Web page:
In addition in 2014-15 EPS-NA received a request for a financial support from Mr. Shinie Shewangizaw. The support was needed to be able to pay the cost sharing to ministry of education in order to enroll in the Graduate program at AAU.
The EPS-NA- EC investigated the legitimacy of the request and received a strong letter of recommendation from Dr. Lemi. Mr. Shinie has the highest undergraduate GPA in his cohort. We believe Mr. Shinie Shewangizaw is a deserving student and has a strong potential to succeed. EPS-NA decided to make this one time award for $650 to help Mr. Shinie to enroll in the graduate program.
EPS-NA wanted to make sure the members also know who they are supporting and how membership fees are making a difference in the lives of Ethiopian Physicists in Ethiopia. We have therefore included (attached document) the profiles of each winner and their pictures and statements made by the winners.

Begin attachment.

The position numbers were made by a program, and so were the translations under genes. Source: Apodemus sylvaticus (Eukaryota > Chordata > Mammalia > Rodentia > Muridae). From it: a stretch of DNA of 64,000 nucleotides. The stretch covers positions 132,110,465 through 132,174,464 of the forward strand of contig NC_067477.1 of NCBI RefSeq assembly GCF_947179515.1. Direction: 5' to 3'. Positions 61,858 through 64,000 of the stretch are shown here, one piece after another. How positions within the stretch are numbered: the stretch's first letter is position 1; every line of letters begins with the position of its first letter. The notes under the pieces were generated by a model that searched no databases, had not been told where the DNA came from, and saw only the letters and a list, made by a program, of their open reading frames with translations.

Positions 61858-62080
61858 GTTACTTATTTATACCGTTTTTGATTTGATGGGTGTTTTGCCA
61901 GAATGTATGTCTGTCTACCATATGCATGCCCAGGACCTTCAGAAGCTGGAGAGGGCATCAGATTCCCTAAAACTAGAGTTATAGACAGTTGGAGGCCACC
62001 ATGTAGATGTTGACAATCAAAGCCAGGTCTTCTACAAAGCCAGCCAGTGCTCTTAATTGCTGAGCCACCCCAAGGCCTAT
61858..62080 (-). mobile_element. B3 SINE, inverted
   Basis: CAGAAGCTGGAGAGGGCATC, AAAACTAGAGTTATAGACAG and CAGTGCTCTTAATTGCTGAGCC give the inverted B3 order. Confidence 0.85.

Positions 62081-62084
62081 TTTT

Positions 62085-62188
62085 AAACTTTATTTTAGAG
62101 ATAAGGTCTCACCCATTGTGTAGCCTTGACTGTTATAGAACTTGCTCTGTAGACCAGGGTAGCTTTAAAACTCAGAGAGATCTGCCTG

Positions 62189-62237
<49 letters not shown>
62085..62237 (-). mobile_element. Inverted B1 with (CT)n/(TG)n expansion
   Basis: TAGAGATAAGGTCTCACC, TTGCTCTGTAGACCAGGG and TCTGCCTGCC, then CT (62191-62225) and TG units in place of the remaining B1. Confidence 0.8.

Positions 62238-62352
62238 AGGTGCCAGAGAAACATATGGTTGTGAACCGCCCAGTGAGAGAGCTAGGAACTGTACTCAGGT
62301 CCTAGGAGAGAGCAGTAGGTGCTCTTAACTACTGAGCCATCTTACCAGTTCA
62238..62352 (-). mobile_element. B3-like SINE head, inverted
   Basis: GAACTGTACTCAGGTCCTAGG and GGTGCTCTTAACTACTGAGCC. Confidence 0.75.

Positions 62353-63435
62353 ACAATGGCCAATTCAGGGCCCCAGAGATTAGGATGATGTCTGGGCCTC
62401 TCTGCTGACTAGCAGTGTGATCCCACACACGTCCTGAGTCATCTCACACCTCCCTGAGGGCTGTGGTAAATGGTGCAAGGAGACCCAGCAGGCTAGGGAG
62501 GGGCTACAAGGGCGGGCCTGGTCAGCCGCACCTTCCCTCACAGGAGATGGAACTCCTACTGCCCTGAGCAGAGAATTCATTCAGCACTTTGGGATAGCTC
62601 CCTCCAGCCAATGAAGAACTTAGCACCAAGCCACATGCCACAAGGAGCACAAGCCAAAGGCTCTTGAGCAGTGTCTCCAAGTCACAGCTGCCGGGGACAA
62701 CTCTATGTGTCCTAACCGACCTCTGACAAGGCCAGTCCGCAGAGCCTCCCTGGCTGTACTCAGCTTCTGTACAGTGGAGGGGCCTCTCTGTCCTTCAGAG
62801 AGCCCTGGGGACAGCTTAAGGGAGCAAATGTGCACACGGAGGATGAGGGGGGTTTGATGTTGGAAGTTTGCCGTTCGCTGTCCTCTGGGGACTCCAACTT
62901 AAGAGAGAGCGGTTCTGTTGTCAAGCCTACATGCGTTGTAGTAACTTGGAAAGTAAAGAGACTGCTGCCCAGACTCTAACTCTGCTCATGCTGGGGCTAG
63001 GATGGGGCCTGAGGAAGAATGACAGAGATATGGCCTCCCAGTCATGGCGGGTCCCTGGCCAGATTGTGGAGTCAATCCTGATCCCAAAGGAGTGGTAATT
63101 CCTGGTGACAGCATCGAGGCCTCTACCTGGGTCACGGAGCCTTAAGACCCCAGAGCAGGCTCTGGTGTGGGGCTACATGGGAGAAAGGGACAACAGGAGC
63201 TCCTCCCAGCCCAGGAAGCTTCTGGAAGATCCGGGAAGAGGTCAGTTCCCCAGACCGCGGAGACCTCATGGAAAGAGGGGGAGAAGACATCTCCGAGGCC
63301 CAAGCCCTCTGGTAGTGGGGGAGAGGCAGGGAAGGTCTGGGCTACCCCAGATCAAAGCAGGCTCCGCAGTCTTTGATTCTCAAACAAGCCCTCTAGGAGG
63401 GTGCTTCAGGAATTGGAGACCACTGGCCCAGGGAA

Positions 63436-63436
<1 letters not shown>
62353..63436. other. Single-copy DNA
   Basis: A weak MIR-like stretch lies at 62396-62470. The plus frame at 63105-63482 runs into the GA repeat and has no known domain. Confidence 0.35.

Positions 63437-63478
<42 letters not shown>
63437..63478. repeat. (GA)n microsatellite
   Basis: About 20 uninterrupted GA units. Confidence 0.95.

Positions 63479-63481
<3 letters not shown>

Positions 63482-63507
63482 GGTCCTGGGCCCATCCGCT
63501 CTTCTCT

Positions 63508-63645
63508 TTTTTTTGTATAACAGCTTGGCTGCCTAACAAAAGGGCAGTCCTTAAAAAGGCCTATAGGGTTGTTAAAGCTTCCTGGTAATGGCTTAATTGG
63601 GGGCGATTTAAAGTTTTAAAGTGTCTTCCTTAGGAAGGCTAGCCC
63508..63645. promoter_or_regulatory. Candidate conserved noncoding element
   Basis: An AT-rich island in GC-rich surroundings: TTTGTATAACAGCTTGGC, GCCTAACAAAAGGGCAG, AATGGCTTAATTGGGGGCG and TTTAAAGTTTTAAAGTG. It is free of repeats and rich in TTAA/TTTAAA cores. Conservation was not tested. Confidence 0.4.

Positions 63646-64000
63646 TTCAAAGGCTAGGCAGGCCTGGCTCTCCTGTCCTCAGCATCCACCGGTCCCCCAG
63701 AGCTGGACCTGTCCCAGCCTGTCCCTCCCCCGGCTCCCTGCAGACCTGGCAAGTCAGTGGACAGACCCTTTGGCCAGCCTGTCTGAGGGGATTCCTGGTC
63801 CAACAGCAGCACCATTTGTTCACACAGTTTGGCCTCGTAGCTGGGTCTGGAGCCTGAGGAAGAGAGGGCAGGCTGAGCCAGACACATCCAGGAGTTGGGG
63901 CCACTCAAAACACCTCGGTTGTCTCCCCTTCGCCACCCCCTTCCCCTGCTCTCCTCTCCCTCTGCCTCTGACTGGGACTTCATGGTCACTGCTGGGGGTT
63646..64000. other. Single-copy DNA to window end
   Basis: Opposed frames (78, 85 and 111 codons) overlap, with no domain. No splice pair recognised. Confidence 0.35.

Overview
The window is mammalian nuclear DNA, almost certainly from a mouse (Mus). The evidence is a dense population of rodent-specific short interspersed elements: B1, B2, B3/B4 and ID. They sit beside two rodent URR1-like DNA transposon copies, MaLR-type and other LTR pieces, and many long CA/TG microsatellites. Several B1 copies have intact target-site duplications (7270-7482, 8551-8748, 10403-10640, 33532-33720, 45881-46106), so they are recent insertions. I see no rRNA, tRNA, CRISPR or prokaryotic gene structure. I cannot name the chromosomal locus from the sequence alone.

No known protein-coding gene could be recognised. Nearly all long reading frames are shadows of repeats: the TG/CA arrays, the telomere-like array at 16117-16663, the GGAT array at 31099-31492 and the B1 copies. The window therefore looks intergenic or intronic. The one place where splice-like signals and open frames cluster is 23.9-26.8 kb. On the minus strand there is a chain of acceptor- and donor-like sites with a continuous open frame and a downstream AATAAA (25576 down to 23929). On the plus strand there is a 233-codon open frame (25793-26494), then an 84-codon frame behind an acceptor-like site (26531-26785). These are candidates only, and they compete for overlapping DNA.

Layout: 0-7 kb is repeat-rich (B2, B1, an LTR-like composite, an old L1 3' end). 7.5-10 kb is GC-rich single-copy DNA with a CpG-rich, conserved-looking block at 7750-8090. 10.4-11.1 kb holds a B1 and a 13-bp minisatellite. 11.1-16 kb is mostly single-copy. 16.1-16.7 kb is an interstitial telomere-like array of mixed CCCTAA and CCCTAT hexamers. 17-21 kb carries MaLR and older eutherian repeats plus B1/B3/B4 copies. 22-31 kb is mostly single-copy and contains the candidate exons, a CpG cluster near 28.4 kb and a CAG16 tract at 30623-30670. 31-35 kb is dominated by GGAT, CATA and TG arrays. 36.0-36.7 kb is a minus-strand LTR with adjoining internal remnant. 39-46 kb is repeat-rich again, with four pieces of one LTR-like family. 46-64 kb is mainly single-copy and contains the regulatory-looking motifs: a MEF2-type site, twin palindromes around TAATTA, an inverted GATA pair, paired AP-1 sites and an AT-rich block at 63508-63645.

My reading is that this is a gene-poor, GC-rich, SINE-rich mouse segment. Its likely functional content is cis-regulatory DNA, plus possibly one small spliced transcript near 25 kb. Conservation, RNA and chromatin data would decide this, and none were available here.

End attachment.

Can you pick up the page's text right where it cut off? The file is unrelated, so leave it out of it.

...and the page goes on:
We hope this profile will help you recognize the difference you are making in the lives of young needy Ethiopians who like us would like to succeed in life. So please send your membership fees and other donations to make more impact.
Profiles of the Awardees and their Statements
EPS-NA wanted to make sure the members also know who they are supporting and how membership fees are making a difference in the lives of Ethiopian Physicists in Ethiopia. We have therefore included below the profiles of each winner and their pictures and statements made by the winners.
YENESEW ASRADEW NIBRET- Undergraduate Junior - Debre Markos University
“I am from a humble background and my families are farmers. This award motivates me to work harder in my studies. I had passion and the talent in both physics and math in high school and decided to join the physics department at Debre Markos University”
JAMAL ASSEN MOHAMMED -Undergraduate Senior, Haramaya University
“I am from Wollo where my parents live in a low income farming. An award like this encouraged me to do more and work harder. It helps me to buy books and other materials I can use. This award encourages Ethiopians to study physics and be active in research to help solve social problems.”
MELESE NIGUSSIE GONFA- Undergraduate Senior -Haramaya University